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Chemical Burns. Eye Globe Rupture. Thermal Burns. Cornieal Abrasions. Retinal Detachment.


The injuries listed above are common injuries seen around holidays that promote and have firework displays. With 4th of July coming up next week, it is vital to make your eyesight a priority when it comes to shooting fireworks. Every year, thousands of people suffer from permanent vision damage from accidents associated with fireworks. According to the 2014 U.S. Consumer Product Safety Commission, firework injuries in the United States sent over 10,000 people to the emergency room and over 1,000 of those injuries were eye related injuries.  The number of eye injuries doubled from 600 in 2012.

While many people believe that only those lighting the fireworks are at risk for firework injuries, research has shown otherwise. According to this study, nearly half of those injured by fireworks were bystanders. Around 35% of those injuries occurred to kids aged 15 years old and younger.

Many in the eye health and vision industry as well as the American Academy of Ophthalmology  support going to firework shows this year and letting the professionals handle the fireworks.
“Playing with consumer fireworks around these holidays have become such a beloved tradition that it is easy to forget the dangers they can pose, particularly to the eyes,” Philip R. Rizzuto, an ophthalmologist and clinical spokesperson for AAO, said in a press release. “We hope people will take the safest route to celebrating their independence by leaving fireworks to the professionals this year.”

If you do choose to go to a firework show, keep this tips in mind

  • Respect the barriers set up. Stay at least 500 feet away from where the fireworks are being lit.
  • Wear protective glasses to cover your eyes.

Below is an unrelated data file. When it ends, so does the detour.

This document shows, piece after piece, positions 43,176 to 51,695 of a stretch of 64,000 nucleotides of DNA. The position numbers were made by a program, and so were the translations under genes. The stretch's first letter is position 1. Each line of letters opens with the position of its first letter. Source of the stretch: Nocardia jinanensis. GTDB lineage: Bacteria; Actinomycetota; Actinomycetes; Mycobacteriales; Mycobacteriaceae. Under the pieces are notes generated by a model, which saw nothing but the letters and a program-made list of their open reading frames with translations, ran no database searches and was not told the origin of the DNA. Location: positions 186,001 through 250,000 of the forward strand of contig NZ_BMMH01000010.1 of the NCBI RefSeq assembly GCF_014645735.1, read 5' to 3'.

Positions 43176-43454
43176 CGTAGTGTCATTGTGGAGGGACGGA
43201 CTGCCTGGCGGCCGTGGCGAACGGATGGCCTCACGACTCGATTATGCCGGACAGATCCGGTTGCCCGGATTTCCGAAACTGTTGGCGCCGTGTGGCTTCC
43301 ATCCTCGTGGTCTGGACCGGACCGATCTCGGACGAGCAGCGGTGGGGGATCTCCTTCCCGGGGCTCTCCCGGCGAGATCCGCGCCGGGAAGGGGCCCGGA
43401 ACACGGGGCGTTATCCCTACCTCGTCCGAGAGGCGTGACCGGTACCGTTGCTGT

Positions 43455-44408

• If you find a firework that hasn’t exploded, do not touch it. Call the fire department.

If you choose to stay at home and shoot your own fireworks, please take these safety precautions

  • Never let those under 18 years of age handle or light fireworks. Even sparklers burn at around 2000 degrees.
  • Wear protective eye glasses when you light fireworks.
  • Do not light professional-level fireworks, those are for trained professionals.

If you do have a firework related eye injury, call 911 immediately and do not rub your eyes. If there are any objects in the injured eye, do not try to take it out because that may cause more damage.

Everyone here at The Family Meadows Eye Care wishes you and your family a happy and safe 4th of July! We will be closed to spend time with our family.

There may be more that causes dry eye than previously thought and David Alevi, MD believes he has found out what it might be. While speaking at the 2016 Annual American Society of Cataract and Refractive Surgery, Dr. Alevi said that he has found a correlation between cases of dry eye and those patients that slept on their sides at night. Those patients that sleep on their sides instead of their backs had a higher number of dry eye complaints. While meibomian gland dysfunction, MGD, is thought to be the leading causes, this new theory has caught the attention of many optometrists.

“We wanted to examine the correlation between sleep position with the symptoms of dry eye, MGD, and irritation,” said Dr. Alevi, of Ophthalmic Consultants of Long Island, Rockville Centre, NY. “As clinicians, we already know how MGD is defined and how it can help characterize changes in the tear film. But it’s unclear what effect some non-obvious habits may have.”

Dry Eye Solution: Change Sleeping Position

After receiving many complaints from side sleepers, Dr. Alevi suggested that they switch to sleeping on their backs consistently. Even though the adjustment from sleeping on their side to their back was an adjustment, many of the patients reported their eyes feeling better and no longer symptomatic when they woke up in the morning.

Out of the 130 patients that were being treated for MGD and/or dry eye, Dr. Alevi enrolled 125 of them into an evaluation to test his theory on the side sleeping correlation.

The Dry Eye/Side Sleeping Evaluation

According to Dr. Alevi, the patients that enrolled underwent numerous different testings to have something to compare to the published estimates of the dry eye disease severity. “Dry eye severity was graded based on MGD stage, lissamine green staining, Schirmer testing, treat osmolarity levels, and clinical exam,” he said. “Select patients also underwent meibomography.

The results of the tests were surprising and also supported Dr. Alevi’s idea of the correlation. For instance, the Lissamine green staining  was heavier for those that slept on their sides instead of their back. The OSDI scores of back sleepers were also much higher than side sleepers.

So if you’re experiencing dry eye or MDG, the solution could be as simple as switching up the way you sleep.

If you are experiencing any symptoms of this diseases, please come see us today at The Meadows Family Eye Care.
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